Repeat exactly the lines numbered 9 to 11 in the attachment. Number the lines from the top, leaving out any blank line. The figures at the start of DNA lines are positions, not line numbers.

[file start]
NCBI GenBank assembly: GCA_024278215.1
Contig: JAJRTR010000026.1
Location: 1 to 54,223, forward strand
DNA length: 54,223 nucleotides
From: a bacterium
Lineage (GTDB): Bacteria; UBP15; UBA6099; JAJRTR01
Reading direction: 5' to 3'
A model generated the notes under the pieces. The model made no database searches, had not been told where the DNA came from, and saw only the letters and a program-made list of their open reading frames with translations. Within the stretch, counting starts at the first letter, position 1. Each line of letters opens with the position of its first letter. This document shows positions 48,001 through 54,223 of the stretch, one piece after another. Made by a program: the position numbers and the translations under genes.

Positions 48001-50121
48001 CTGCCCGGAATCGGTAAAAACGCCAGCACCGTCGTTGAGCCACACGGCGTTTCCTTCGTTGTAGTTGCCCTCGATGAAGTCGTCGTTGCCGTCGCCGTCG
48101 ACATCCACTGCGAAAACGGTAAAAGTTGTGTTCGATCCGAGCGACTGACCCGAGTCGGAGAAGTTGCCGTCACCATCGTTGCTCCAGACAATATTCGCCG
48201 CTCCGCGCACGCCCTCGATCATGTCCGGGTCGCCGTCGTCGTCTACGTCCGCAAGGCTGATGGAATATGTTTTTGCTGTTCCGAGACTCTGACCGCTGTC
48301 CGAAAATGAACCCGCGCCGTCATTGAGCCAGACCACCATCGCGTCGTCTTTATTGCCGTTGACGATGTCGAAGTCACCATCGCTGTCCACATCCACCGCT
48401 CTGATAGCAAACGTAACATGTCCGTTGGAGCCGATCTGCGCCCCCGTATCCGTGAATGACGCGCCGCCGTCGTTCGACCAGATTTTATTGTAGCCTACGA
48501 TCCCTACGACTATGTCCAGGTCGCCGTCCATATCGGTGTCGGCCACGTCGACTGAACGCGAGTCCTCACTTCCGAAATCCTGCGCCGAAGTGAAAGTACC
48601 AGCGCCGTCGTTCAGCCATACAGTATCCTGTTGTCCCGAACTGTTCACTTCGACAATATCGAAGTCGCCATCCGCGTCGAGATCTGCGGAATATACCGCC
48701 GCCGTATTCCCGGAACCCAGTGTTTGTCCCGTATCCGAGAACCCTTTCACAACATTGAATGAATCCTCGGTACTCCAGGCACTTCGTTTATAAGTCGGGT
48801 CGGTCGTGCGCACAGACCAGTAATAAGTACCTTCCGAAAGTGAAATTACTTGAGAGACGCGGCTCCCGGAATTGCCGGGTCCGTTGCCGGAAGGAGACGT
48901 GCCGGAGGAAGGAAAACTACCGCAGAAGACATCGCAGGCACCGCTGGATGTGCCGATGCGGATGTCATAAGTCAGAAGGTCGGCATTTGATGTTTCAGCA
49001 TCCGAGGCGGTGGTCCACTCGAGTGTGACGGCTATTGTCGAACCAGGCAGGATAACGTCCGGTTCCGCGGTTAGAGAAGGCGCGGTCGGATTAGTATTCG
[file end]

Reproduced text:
Positions 48001-50121
48001 CTGCCCGGAATCGGTAAAAACGCCAGCACCGTCGTTGAGCCACACGGCGTTTCCTTCGTTGTAGTTGCCCTCGATGAAGTCGTCGTTGCCGTCGCCGTCG
48101 ACATCCACTGCGAAAACGGTAAAAGTTGTGTTCGATCCGAGCGACTGACCCGAGTCGGAGAAGTTGCCGTCACCATCGTTGCTCCAGACAATATTCGCCG